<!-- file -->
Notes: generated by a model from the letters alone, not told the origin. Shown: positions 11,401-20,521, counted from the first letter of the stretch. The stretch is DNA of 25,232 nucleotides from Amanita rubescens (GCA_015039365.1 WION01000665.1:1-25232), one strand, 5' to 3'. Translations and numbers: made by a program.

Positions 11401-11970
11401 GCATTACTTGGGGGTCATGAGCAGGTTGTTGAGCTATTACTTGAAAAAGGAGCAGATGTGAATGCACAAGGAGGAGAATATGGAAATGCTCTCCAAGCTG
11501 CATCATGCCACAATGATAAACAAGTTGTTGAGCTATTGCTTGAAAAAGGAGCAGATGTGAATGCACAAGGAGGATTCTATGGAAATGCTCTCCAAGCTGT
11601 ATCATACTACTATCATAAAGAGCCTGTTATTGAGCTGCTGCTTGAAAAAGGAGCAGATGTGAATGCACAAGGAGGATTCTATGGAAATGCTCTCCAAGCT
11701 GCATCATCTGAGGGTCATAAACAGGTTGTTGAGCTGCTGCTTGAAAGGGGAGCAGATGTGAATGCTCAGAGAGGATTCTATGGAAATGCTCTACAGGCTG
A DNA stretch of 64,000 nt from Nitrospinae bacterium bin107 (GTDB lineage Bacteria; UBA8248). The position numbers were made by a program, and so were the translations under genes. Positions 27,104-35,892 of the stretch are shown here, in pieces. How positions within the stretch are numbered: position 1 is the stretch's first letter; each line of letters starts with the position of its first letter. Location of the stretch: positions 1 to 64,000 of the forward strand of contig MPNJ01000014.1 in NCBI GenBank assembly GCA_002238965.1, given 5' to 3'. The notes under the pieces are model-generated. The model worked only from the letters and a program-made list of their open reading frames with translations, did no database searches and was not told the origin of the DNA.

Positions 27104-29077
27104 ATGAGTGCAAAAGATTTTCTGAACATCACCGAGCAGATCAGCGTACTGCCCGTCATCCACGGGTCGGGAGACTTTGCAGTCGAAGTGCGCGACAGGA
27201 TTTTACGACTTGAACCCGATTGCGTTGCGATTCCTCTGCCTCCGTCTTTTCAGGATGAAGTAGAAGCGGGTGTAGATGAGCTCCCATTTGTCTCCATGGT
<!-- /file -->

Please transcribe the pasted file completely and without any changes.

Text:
Notes: generated by a model from the letters alone, not told the origin. Shown: positions 11,401-20,521, counted from the first letter of the stretch. The stretch is DNA of 25,232 nucleotides from Amanita rubescens (GCA_015039365.1 WION01000665.1:1-25232), one strand, 5' to 3'. Translations and numbers: made by a program.

Positions 11401-11970
11401 GCATTACTTGGGGGTCATGAGCAGGTTGTTGAGCTATTACTTGAAAAAGGAGCAGATGTGAATGCACAAGGAGGAGAATATGGAAATGCTCTCCAAGCTG
11501 CATCATGCCACAATGATAAACAAGTTGTTGAGCTATTGCTTGAAAAAGGAGCAGATGTGAATGCACAAGGAGGATTCTATGGAAATGCTCTCCAAGCTGT
11601 ATCATACTACTATCATAAAGAGCCTGTTATTGAGCTGCTGCTTGAAAAAGGAGCAGATGTGAATGCACAAGGAGGATTCTATGGAAATGCTCTCCAAGCT
11701 GCATCATCTGAGGGTCATAAACAGGTTGTTGAGCTGCTGCTTGAAAGGGGAGCAGATGTGAATGCTCAGAGAGGATTCTATGGAAATGCTCTACAGGCTG
A DNA stretch of 64,000 nt from Nitrospinae bacterium bin107 (GTDB lineage Bacteria; UBA8248). The position numbers were made by a program, and so were the translations under genes. Positions 27,104-35,892 of the stretch are shown here, in pieces. How positions within the stretch are numbered: position 1 is the stretch's first letter; each line of letters starts with the position of its first letter. Location of the stretch: positions 1 to 64,000 of the forward strand of contig MPNJ01000014.1 in NCBI GenBank assembly GCA_002238965.1, given 5' to 3'. The notes under the pieces are model-generated. The model worked only from the letters and a program-made list of their open reading frames with translations, did no database searches and was not told the origin of the DNA.

Positions 27104-29077
27104 ATGAGTGCAAAAGATTTTCTGAACATCACCGAGCAGATCAGCGTACTGCCCGTCATCCACGGGTCGGGAGACTTTGCAGTCGAAGTGCGCGACAGGA
27201 TTTTACGACTTGAACCCGATTGCGTTGCGATTCCTCTGCCTCCGTCTTTTCAGGATGAAGTAGAAGCGGGTGTAGATGAGCTCCCATTTGTCTCCATGGT